Published on October 6th, 2023 | by Sounder Rajen0
Singaporean COE Hits A High RM503K
While we complain about car prices in Malaysia, Singaporean COE is bad too
We all know that car prices in Malaysia are, for lack of a better word, ridiculous. With the way the tax system is set up, when one finds themselves wanting to buy a car that is not assembled locally, they end up paying far more than many other countries, however, looking at new car prices in Singapore, maybe Malaysia is not so bad.
Certificate of Entitlement (COE) premiums for larger cars continued to break records in the latest bidding exercise on Wednesday , 4 October 2023 and premiums for larger and more powerful cars in Category B in Singapore rose to SGD146,002 (about RM503,695) from SGD140,889 (approximately RM486,055) in the last tender.
Moreover, open category COEs, which can be used for any vehicle type but end up being used mainly for large cars, crossed SGD150,000 (around RM517,487) for the first time, rising to SGD152,000 (about RM524,387) from SGD144,640 (around RM498,996). Once one adds the price of cars to the COE, owning a new car begins to look hopeless.
Oh, but it only gets worse from here, as on 20 Sep 2023, COE prices for larger cars in Category B and the Open Category topped SGD140,000 (approximately RM482,988) for the first time. Okay, so aside from just the price of the car as mentioned before, as well as insurance costs and road tax payments, owning a car becomes a true luxury in Singapore.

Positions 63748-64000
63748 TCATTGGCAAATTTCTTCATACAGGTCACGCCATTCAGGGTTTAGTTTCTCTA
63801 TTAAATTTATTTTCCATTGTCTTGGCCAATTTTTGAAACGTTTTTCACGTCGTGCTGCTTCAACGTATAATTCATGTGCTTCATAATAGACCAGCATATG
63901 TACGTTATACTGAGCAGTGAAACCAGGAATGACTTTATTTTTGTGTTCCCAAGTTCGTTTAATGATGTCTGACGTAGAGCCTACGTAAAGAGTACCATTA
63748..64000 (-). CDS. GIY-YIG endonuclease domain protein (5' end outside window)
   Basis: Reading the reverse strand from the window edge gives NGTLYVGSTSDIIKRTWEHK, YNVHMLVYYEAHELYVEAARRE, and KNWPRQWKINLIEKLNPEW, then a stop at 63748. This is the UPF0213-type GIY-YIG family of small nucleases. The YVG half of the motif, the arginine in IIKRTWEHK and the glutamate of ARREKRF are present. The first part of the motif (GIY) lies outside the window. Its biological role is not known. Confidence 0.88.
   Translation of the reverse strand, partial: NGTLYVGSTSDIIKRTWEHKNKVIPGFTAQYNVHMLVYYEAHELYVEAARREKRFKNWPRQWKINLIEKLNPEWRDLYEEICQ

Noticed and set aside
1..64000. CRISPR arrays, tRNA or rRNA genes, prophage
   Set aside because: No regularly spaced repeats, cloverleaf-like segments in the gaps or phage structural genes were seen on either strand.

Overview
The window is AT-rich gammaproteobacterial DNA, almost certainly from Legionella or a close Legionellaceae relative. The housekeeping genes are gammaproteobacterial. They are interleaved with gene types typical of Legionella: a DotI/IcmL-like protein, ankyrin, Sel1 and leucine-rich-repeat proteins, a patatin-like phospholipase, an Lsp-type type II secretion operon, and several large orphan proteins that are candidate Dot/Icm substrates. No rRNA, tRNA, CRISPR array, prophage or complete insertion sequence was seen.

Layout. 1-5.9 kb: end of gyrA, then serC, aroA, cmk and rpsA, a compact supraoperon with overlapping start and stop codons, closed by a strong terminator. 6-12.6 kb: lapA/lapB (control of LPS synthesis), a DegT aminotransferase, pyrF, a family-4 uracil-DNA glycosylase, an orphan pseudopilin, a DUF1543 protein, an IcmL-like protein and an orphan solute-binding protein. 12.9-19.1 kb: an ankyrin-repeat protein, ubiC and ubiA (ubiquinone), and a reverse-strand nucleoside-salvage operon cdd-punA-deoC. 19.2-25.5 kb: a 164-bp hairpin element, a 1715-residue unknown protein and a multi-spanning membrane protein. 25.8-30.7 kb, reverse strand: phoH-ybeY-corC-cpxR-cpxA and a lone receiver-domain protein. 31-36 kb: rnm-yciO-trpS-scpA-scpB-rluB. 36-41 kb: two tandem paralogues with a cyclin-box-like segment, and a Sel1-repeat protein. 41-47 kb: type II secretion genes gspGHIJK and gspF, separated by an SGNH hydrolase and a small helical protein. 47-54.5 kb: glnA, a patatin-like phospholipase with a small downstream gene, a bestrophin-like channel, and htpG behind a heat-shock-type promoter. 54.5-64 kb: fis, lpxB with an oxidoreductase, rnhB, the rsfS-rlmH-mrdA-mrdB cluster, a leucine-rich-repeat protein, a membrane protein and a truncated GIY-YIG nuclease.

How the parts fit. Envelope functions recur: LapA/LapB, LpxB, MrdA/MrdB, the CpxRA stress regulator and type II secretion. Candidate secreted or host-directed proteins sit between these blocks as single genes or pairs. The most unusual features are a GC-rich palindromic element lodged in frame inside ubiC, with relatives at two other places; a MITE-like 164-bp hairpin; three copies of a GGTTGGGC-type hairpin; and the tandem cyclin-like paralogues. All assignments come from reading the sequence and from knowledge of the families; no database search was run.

On top of that, for Category A cars, or those 1,600cc engines and below with horsepower not exceeding 130bhp, premiums closed at SGD104,000 (about RM358,791), down from a record SGD105,000 (approximately RM362,241) in the last exercise. This means even entry level cars are almost impossible to own for the average Singaporean.
Yes, one can argue that this is also the case in Malaysia, but considering that COEs for commercial vehicles, which include goods vehicles and buses, rose to SGD85,900 (about RM296,348) from SGD83,801 (around RM289,106) in the previous bidding exercise.
What’s more, motorcycle premiums closed at SGD10,856 (around RM37,452), up from SGD10,700 (approximately RM36,914) in the last exercise. Meanwhile, a total of 2,795 bids were received, with a quota of 2,010 COEs available.
This is the first bidding exercise since the Land Transport Authority (LTA) announced that it would reallocate an additional 300 Category A COEs for October. This also marks a 24 per cent increase in the Category A quota available for the month. The two October bidding exercises will see an additional 150 COEs each.